Despite much talk of reconstruction since the Boxing Day tsunami ravaged the coastline of Sri Lanka, ordinary people still find themselves in a precarious position and fear for the future.
The biggest problem is housing. Even before the tsunami, there was a shortage of over half a million houses throughout the country, and to this must be added the needs of the 800,000 people who became homeless on Boxing Day. There seems to be very little sign of the large-scale housing projects that were announced in mid-January. Foundation stones have been laid for several housing schemes, but no further work has been done except in a very few areas.
The National Housing Development Authority made a decision to build terraces of 'townhouses' on the Australian model to replace the huts, shanties and houses that were lost. However, local government officers collecting data on people's preferences in housing only ask them if they want individual houses or flats, indicating that the government is still very confused in its policy. Only a few properly planned housing schemes, with proper waste disposal and water supply, have been started.
The government has started enforcing the law which prohibits house building within 100 metres of the sea. Those people with relatives or friends having land more than 100 metres from the sea, and willing to share it, have been given planking for huts. This may cause problems later if permanent houses are not built for them.
However, most of the affected people have been given tents (mainly by the Red Cross or non-governmental organisations) and must pitch them on the shore, inside the 100-metre limit, because of the lack of land identified for building. Unless proper houses are provided very soon this could lead to a repeat of the pre-tsunami position, with thousands of temporary dwellings and shanties crowded onto the beach, making the inhabitants as vulnerable as before to another tsunami. This situation has been made worse by the government asking people who had taken refuge in Buddhist monasteries to leave.
In the Eastern Province, people complain that Muslims and Tamils are discriminated against. They complain that no action was being taken to enable the fisher folk to earn their living. The area is under military administration, which causes considerable unease among Tamil inhabitants.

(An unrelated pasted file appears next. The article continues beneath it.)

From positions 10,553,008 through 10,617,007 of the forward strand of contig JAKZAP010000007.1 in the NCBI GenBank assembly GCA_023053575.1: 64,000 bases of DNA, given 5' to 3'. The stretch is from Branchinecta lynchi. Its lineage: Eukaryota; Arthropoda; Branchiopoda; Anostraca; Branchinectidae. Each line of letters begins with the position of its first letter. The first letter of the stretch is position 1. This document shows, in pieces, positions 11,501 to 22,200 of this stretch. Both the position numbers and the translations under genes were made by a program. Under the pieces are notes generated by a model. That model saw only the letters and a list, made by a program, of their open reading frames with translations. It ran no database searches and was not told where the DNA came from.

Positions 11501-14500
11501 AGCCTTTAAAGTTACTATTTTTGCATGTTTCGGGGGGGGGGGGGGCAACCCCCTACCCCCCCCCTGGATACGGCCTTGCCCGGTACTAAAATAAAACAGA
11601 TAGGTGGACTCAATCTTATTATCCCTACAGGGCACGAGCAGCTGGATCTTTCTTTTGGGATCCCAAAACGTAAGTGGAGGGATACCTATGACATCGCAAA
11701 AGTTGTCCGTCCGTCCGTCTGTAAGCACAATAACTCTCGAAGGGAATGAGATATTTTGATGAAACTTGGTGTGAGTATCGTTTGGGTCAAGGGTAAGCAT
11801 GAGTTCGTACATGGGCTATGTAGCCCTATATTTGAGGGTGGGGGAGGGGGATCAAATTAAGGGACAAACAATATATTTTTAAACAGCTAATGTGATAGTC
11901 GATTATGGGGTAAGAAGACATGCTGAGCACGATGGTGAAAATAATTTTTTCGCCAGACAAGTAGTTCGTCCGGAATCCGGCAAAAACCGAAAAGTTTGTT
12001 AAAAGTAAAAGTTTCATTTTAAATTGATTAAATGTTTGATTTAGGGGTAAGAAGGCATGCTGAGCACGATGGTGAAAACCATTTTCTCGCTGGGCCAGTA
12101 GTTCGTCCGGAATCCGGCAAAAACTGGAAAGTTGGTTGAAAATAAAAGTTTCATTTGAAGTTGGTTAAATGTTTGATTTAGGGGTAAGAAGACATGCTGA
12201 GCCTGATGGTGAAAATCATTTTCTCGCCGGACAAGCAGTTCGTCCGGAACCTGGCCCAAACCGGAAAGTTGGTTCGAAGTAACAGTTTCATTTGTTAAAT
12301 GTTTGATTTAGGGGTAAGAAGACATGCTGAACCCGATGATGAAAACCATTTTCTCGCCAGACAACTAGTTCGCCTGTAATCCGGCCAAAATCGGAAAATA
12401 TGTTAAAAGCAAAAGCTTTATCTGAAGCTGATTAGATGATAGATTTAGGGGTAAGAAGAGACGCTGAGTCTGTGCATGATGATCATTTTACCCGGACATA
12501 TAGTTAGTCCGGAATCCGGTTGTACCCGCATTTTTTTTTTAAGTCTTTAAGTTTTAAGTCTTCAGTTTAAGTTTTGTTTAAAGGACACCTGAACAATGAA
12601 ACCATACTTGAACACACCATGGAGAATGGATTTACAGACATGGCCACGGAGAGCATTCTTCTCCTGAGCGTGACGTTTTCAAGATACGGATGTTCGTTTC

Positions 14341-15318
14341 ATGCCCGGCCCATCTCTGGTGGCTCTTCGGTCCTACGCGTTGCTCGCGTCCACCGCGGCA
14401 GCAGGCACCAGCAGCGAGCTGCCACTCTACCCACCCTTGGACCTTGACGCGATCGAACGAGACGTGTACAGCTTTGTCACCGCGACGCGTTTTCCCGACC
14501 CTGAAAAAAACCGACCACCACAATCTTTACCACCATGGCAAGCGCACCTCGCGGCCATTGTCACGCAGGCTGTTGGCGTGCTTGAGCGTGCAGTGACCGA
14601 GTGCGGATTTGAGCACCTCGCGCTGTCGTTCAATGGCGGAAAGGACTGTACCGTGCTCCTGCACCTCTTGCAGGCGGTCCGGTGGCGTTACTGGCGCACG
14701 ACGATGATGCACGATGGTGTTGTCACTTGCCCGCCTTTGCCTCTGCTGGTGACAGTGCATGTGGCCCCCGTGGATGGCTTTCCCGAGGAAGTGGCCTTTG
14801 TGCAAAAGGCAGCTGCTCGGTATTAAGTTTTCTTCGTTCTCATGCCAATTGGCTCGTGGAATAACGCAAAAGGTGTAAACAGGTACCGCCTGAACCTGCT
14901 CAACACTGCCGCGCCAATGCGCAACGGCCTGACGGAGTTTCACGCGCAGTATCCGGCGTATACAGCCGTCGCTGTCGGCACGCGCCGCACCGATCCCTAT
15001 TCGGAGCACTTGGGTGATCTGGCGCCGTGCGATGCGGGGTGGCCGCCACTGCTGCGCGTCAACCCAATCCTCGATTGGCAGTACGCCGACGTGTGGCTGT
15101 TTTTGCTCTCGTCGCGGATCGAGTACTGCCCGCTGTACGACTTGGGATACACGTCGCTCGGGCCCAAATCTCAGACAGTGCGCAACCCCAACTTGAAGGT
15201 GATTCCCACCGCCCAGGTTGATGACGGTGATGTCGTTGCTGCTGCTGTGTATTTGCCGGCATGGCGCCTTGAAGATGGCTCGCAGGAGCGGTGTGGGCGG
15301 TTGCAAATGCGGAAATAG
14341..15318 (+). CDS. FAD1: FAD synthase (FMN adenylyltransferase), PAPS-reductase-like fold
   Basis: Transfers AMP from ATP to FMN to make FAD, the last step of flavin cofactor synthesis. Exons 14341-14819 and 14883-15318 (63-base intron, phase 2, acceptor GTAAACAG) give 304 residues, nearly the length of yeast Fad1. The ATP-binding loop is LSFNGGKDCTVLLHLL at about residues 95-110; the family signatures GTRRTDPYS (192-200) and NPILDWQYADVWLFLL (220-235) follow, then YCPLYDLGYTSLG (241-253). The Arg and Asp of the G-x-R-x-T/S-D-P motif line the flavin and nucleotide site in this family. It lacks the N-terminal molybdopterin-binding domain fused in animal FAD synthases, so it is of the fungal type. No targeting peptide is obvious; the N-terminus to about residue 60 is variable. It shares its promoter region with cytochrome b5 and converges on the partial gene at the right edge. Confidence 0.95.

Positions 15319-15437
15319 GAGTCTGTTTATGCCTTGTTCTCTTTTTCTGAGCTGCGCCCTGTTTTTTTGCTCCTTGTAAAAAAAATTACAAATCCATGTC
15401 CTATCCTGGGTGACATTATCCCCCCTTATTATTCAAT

The District Fisheries Solidarity Organisation (Difos), a co-operative federation of fisher folk in the Amparai District of the Eastern Province, held a day of protest on 24 February demanding that the government treat all ethnic groups equally.
Food is plentiful, and each tsunami-affected family receives a welfare payment of Rs 5,000 (£26) per month plus an extra Rs 200 (£1.05) as cash and Rs 175 (92p) in goods per person per week. However, even with this there is a backlog, with only the amount due for January having been paid so far.
The solidarity with the tsunami victims that continues to be shown is heartening. Individual foreign tourists regularly donate goods to the needy. University students have deserted their books and gone to the villages to help clean up. Workers in factories continue to contribute part of their wages to help the victims.
Nevertheless, there is widespread apprehension about the future. What happens when the welfare payments stop? What if the promised houses are not built? There is also a fear that the governments of the rich nations will renege on their promises of billions of pounds as reconstruction aid.